Advice worth following
Daedalic shared a few points for developers based on its experience:
Try to reach international markets
Markets like Germany or Russia can be huge. In fact, these two are the biggest markets in Europe by revenue. And both of these markets have a language barrier: Players will need localized communication and localized versions to be available on day one. The same applies to France, Brazil, and Poland. It’s not a lot of work even if your game has a lot of text (you just plan subtitles, and the budget is not going to shock you) — it’s all about planning and taking this into account very early on in the development cycle. Taking good care of the international markets can add to your sales between 30 percent and 50 percent of extra revenue — revenue that you can use to increase the budget of your next project!
Paying for public relations is not the same as paying for love
It’s very rare that an independent team from outside of the international markets that have language barriers would be able to communicate with that market directly. For example, at Daedalic, we can take the best care possible in Germany and in Russia, our home markets, but we will be delusional to say that we work in Spain or France on the same level. All of the markets that you are not familiar with require local expertise, and we believe that more and more indie developers will be engaging the services of local independent PR professionals to reach local media and local players.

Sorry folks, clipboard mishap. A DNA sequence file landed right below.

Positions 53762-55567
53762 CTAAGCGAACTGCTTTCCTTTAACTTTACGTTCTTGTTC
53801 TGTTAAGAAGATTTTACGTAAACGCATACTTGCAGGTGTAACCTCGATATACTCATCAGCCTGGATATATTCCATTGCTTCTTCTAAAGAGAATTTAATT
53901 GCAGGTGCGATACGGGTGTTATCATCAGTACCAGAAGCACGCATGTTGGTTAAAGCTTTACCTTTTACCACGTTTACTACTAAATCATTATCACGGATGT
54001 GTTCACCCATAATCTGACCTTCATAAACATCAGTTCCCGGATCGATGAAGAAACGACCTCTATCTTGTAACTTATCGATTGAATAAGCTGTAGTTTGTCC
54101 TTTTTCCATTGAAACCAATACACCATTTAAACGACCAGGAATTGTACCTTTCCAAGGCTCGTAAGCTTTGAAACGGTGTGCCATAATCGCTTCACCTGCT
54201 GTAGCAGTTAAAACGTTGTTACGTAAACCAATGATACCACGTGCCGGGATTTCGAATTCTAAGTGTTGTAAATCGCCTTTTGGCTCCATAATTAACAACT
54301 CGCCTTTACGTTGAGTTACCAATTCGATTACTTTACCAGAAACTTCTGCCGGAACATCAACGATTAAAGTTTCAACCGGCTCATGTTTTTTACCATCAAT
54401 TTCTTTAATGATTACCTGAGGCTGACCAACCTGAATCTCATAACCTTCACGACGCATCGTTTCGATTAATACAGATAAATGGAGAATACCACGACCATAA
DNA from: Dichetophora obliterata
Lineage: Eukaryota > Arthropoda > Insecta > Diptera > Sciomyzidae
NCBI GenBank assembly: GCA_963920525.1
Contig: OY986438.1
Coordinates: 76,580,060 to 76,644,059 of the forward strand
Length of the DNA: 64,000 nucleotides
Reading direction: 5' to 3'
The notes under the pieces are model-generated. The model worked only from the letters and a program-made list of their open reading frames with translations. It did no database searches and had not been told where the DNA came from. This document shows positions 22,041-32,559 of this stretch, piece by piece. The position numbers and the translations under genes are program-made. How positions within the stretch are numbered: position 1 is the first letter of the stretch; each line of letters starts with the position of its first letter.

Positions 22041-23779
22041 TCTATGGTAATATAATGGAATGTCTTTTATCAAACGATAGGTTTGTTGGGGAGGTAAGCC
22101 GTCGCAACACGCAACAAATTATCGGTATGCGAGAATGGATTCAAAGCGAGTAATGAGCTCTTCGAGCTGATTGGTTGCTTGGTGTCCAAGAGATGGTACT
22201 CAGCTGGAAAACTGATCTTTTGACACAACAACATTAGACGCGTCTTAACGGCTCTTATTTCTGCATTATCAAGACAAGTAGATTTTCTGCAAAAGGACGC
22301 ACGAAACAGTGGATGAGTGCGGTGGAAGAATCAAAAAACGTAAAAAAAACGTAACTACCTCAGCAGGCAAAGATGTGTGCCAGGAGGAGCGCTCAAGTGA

Sometimes a team would say, “People love me, and I never spend money on PR — people love my games.” But we find this untrue because you’re not setting aside a PR budget to get higher scores; you’re setting aside this budget to reach local communities and to make yourself available for further contact.
‘Keep your bag with you at all times’
Times for indie studios nowadays are much better than ever before but also more risky. There are three factors that contribute to this:
1. Most of the studios now have many direct contracts with different platforms, localization agencies, magazines, co-production partners, engine owners, intellectual property (IP) owners, crowdfunding platforms — you name it. Whereas before, there was perhaps only one big contract with the worldwide publisher. This exposes every studio to much bigger legal risks, and it’s no longer a luxury to know a good U.S. or U.K. or German games lawyer — it’s a necessity.
2. The industry changes as the digital age approaches, and, as everywhere, with new people and new companies come a few players who don’t know what is fair play. This means that you have to communicate with your peers at other indie studios much closer than ever before in order to exchange recommendations on the spot and to verify that whoever goes first somewhere lets his or her friends know if this was a safe bridge to cross.
3. In addition to dealing with multiple contracts, often with new people, the structure of development is now different: Often, a studio would be owned by several principals, or the game would be a co-production between two to three teams from different countries, or a mod became a commercial product. This joint ownership of production means that creative people need to address the legal issues of who would own the creative results and how this ownership can change in the future. It is a bit like negotiating a marriage contract: Sure, you love each other now, but what if in five years, as the French would say, “love calls your heart somewhere else”?